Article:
Sibling Rivalry Birth Order
Learning Goal I will be able to evaluate the impact that my siblings have had on my perception, my behaviours, and my future. Success Criteria • I will be able to describe my experiences, emotions, and perceptions growing up as the youngest, middle, oldest, only, and/or twin child • I will compare my views with others of the same birth order position and look for similarities • I will listen to views of individuals from other birth order positions and reflect on how their experience s differed from my own • I will draw some conclusion about the impact that birth order has on my personality and behaviours. • I will evaluated my conclusion by assessing the influence of birth order on the teaching styles of my teachers.
Next to the parent-child relationship, the sibling relationship is probably the strongest.
SIBLING ROLES • Playmates and Companions • Teachers and Learners • Protectors and dependants • Adversaries • Role Models
Activity Get into groups of the same birth order position. Group Discussion: • What expectations do your parents have for you? How does that compare to the expectations they have for your siblings? b. How do you perceive your parents relationship with you versus the way you perceive the relationship they have with of your siblings? c. What adjectives would you use to describe your brother/sisters? • Oldest sibling • Middle siblings • Youngest sibling
Discussion • What observation can be made about each group and their behaviours, opinions, and feelings throughout this activity? a. Oldest b. Youngest c. Middle d. Only
The oldest child: • Usually set up as an example to the other children. • Treated more like an adult by his/her parents. • A high achiever (more than half of all Nobel Prize winners and U.S. presidents ) • Given and accepts more responsibility than the other children. • Usually college & university bound. • Independent • Is affectionate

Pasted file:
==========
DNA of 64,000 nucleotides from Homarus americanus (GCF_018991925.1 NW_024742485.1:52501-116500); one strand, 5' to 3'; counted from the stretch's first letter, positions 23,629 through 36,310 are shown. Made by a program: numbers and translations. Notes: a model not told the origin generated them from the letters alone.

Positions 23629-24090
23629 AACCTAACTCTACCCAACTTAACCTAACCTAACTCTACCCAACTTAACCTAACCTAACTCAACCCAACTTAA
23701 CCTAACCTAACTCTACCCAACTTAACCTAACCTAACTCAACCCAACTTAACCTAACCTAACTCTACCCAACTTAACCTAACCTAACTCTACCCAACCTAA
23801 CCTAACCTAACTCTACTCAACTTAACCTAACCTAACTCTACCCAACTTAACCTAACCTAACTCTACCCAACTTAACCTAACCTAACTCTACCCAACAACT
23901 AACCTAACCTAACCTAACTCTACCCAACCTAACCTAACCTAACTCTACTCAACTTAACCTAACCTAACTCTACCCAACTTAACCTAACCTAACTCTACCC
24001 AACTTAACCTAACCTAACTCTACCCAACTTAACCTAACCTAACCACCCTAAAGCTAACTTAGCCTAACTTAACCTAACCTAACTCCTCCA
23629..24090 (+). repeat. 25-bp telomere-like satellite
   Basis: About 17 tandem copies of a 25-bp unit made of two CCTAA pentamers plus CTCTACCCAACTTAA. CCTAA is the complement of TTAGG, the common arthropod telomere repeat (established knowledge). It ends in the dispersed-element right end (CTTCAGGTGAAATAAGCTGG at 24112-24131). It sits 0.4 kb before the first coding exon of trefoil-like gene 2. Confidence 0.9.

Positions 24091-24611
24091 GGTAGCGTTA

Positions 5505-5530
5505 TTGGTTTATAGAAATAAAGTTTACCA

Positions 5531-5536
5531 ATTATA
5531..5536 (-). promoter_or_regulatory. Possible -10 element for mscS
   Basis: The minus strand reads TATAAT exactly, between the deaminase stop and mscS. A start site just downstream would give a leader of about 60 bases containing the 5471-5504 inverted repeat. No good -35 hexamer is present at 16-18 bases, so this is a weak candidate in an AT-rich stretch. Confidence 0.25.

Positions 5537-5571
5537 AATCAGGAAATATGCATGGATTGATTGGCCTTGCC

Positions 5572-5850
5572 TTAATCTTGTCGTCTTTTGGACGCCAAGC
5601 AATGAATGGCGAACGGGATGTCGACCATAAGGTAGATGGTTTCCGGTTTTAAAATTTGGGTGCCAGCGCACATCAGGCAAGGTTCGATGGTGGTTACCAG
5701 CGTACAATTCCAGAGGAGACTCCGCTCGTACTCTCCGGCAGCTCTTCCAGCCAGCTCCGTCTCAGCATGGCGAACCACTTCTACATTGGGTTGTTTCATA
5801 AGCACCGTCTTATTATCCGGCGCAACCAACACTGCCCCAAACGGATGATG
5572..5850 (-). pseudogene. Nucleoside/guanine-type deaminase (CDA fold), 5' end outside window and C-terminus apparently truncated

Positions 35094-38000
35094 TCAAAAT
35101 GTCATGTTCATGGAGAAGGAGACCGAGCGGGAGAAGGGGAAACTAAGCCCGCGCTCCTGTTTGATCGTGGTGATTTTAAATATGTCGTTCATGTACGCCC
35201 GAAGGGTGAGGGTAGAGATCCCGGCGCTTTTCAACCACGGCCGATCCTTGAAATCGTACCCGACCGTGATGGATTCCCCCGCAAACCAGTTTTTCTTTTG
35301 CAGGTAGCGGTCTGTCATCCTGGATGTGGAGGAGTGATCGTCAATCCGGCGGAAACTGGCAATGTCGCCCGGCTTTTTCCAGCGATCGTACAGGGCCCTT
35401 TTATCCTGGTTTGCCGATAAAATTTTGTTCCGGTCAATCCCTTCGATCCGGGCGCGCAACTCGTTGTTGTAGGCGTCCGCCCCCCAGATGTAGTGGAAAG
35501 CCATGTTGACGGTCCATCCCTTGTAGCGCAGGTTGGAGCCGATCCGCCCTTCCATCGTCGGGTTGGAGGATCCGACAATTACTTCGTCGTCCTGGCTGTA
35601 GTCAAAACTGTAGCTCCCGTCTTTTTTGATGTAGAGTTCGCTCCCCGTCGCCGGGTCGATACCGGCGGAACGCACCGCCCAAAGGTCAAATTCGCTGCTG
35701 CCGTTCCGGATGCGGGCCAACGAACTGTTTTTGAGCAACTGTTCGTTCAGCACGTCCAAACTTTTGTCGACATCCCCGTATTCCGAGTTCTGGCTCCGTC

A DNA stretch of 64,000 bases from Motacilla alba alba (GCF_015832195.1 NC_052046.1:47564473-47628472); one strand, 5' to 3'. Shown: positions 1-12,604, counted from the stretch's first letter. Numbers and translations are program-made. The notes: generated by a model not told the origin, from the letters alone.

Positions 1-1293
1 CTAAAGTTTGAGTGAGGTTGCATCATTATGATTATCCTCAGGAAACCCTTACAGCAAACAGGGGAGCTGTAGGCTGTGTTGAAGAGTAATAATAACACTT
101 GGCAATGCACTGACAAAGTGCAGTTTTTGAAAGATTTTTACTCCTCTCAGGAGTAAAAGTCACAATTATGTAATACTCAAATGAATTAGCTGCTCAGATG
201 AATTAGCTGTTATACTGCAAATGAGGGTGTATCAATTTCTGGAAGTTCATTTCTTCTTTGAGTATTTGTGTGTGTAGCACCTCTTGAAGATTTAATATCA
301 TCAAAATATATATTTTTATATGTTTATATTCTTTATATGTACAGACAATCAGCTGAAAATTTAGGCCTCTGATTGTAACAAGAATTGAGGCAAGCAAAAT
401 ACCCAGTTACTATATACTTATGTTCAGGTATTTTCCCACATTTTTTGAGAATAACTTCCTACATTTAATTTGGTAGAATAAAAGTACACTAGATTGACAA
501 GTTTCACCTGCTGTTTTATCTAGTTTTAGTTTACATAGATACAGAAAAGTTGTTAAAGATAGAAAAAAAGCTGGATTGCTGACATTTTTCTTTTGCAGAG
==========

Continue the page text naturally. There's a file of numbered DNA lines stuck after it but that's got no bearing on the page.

The middle child: • May work extra-hard to get recognition. • usually a peace maker. • somewhat average in schoolwork, but is an all-around good student • usually a calm, even-tempered adult.
The youngest child: • Gets a lot of attention, along with a lot of bossing. • May be spoiled • Usually matures quickly • May be undisciplined and irresponsible • Is easy-going about school. • Likes to associate with someone who takes charge of situations.
Only child • similar characteristics to first born and are frequently burdened with high parental expectations • they are more confident, articulate and likely to use their imagination than other children • expect a lot from others, hate criticism, can be inflexible and are likely to be perfectionists
Twins • Don’t fit common birth order descriptions. Things that influence their personality… • Vaginal vs Cesarean birth • Gender & culture • Twin companion • The twin shadow syndrome
MARRIAGE IN RELATION TO BIRTH ORDER • Oldest and youngest – the youngest is used to being taken care of and the oldest likes taking care of others. • Two youngest - will have lots of fun together, but may resent each other later because neither is taking care of the other. • Two Oldest – admire and respect each other because of the traits they possess. However later on they may have problems agreeing on things.
WHAT IS YOUR TEACHER? • Oldest child: • Create complicated projects for students to complete. • They like structure and order in the classroom. • They are happiest when students are sitting in nicely arrange desks, straight in a line. • Students are quiet and do as they are told. • the oldest child teacher will be frustrated unless they learn how to achieve the organization in a different way.
A middle child teacher: • is interested in the psychological well being as well as the academic achievement of the student. • They seek out the rebellious students in hope of influencing them in a more positive direction. • They try to achieve order through mutual respect and understanding.
A teacher who is a younger child: • are more creative, fun loving, adjust well to noise and disorder. • Teachers allow students to take more responsibility so they won’t have to do everything themselves